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Classrooms during COVID

Xue Qing Liang, chemistry teacher, New Utrecht HS, Brooklyn

New York Teacher

I’m in my fifth year of teaching and, until the most recent shutdown of city schools on Nov. 19, I was teaching both in-person and remote together. Students who came in sit with me in the classroom and those at home joined at the same time on Zoom. I teach five classes a day.

Technology presented the biggest problems because I use multiple devices. I have two screens in front of me. I also had to buy a writing pad so I could write work to be projected onto both the computer and smartboard to accommodate the remote students. I had to buy AirPods to speak because the smartboard doesn’t have a microphone. I also had to buy a VGA (video graphics array) adapter. There were countless issues you didn’t find out about until you were actually doing it, and we need to solve all these issues on our own.

At first the students doing remote were keeping their cameras off, so I was just looking at a screen with all black squares. It was like I was talking to myself. But we have gotten the students to turn on their cameras and that problem was solved.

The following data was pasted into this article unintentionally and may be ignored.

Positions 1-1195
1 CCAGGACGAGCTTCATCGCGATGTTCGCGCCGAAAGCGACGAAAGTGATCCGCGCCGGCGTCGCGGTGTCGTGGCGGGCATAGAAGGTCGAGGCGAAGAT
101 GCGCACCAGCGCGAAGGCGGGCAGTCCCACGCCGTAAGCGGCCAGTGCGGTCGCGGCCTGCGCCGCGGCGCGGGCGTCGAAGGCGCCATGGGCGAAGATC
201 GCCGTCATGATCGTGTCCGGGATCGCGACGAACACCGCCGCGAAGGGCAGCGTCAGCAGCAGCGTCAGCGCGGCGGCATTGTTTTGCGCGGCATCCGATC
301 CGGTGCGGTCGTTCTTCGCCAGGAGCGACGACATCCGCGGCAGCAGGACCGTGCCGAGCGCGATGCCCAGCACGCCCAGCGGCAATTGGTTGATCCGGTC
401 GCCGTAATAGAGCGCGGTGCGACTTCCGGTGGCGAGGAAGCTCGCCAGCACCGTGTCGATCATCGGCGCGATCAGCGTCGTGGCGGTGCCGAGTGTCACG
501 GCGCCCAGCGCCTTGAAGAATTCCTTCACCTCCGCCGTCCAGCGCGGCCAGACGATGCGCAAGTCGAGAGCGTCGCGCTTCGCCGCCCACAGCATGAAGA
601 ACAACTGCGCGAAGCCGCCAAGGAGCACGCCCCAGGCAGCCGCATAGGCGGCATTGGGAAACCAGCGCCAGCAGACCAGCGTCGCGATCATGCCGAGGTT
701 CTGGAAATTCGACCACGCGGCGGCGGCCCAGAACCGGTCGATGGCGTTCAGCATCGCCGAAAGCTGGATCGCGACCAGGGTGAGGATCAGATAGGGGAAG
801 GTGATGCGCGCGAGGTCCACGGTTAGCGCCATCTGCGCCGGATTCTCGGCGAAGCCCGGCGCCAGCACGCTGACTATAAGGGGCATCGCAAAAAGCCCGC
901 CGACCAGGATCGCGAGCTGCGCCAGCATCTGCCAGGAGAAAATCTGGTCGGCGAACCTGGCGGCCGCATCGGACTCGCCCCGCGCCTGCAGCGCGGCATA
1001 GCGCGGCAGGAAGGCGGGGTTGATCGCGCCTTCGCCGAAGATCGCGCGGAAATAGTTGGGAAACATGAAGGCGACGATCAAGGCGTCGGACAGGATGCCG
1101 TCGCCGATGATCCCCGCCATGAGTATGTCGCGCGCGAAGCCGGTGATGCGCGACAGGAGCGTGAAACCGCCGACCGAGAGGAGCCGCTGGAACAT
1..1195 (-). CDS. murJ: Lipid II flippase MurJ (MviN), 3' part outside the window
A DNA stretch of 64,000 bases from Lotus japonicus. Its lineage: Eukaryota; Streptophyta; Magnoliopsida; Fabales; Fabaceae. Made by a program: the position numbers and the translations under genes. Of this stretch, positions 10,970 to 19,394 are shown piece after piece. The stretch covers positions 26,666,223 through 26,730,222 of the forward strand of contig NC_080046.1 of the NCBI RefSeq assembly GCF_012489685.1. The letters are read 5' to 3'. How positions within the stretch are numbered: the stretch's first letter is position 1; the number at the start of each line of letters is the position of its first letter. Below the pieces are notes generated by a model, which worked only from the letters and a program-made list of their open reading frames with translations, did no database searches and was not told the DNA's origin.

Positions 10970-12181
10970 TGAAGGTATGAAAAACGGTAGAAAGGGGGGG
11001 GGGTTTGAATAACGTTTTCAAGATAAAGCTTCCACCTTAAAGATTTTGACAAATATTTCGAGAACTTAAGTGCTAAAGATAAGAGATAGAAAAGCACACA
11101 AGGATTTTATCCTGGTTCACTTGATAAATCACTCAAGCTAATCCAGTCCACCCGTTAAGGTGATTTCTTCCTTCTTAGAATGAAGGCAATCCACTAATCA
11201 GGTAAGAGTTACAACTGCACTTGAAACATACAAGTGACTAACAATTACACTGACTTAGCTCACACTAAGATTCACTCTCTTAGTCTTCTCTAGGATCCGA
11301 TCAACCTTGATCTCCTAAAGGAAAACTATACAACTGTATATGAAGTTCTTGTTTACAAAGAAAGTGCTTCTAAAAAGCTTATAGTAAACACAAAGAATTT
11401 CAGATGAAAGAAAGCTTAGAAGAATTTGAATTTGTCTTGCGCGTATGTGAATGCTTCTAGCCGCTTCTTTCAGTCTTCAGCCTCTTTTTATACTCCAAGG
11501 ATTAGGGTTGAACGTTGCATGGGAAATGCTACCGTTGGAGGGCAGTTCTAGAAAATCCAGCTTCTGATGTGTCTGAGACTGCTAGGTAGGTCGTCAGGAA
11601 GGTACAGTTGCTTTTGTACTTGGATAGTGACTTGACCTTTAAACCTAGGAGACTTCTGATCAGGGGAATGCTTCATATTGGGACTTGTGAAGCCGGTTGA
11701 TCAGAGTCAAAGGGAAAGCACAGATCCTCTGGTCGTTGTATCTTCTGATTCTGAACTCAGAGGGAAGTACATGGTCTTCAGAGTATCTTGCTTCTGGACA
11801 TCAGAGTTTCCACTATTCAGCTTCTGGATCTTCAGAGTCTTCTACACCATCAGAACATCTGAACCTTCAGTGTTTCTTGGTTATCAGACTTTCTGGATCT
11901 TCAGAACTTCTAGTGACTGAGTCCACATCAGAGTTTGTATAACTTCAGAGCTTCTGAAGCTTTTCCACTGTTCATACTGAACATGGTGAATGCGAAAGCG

One of the biggest problems about teaching remotely is the difficulty monitoring students’ progress. When you are in person, it’s easier to tell if students understand the content. Remotely, you can’t precisely evaluate whether they understand the material or not.

But think about this: Each student probably has eight classes, each lasting 40 minutes, so they’re looking at a screen for 320 minutes a day. That’s hard! Sometimes students forget to mute themselves and you can hear what’s going on in the background. With family members home, it’s easy to become distracted.

We still have chemistry labs but they are now all online simulations. Students don’t have chemicals and equipment at home, and we cannot expect them to buy or prepare materials. The students can’t be as hands-on as they would be if they were doing lab experiments in the classroom.

as told to editor Joe LoVerde

Xue Qing Liang, chemistry teacher

Classrooms during COVID

To make the school year feel successful, educators are revising lesson plans, troubleshooting technology and investigating new strategies. Day by day, they’re figuring out what works for their students — and themselves. Read their stories.

Related Topics: Coronavirus, Pedagogy